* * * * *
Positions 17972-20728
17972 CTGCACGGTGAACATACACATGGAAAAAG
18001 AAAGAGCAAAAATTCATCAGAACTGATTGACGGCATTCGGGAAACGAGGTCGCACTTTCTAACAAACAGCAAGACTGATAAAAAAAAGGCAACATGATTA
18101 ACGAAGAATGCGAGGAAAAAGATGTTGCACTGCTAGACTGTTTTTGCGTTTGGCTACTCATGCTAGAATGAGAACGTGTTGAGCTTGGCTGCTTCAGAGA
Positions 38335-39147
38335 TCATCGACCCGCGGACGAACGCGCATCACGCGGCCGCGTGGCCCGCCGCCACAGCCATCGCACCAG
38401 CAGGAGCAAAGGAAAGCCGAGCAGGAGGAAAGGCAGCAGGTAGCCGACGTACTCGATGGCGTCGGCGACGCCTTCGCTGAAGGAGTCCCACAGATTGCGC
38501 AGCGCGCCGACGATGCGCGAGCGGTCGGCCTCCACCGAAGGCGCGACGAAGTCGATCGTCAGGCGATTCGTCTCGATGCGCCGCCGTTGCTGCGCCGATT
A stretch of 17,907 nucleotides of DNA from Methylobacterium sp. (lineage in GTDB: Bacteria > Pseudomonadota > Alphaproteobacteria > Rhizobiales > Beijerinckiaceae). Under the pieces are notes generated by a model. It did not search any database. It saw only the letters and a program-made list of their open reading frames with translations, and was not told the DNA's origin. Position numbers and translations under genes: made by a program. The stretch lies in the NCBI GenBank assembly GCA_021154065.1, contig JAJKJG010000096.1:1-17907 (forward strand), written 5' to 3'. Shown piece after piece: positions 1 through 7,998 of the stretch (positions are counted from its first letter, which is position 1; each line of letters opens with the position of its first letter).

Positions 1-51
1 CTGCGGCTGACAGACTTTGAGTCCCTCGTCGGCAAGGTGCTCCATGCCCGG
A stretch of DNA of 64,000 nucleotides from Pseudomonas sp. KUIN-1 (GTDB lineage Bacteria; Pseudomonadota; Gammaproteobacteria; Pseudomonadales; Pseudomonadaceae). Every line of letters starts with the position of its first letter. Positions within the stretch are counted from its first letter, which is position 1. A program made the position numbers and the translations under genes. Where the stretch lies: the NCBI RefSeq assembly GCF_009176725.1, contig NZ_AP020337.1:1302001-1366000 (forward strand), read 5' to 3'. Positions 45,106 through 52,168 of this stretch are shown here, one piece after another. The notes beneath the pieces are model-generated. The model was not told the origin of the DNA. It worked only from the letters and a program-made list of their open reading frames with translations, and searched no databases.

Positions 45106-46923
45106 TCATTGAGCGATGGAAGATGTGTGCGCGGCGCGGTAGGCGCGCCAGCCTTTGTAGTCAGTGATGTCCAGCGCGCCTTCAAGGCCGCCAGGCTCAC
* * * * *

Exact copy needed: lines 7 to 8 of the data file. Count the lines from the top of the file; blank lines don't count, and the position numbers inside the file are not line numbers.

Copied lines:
38401 CAGGAGCAAAGGAAAGCCGAGCAGGAGGAAAGGCAGCAGGTAGCCGACGTACTCGATGGCGTCGGCGACGCCTTCGCTGAAGGAGTCCCACAGATTGCGC
38501 AGCGCGCCGACGATGCGCGAGCGGTCGGCCTCCACCGAAGGCGCGACGAAGTCGATCGTCAGGCGATTCGTCTCGATGCGCCGCCGTTGCTGCGCCGATT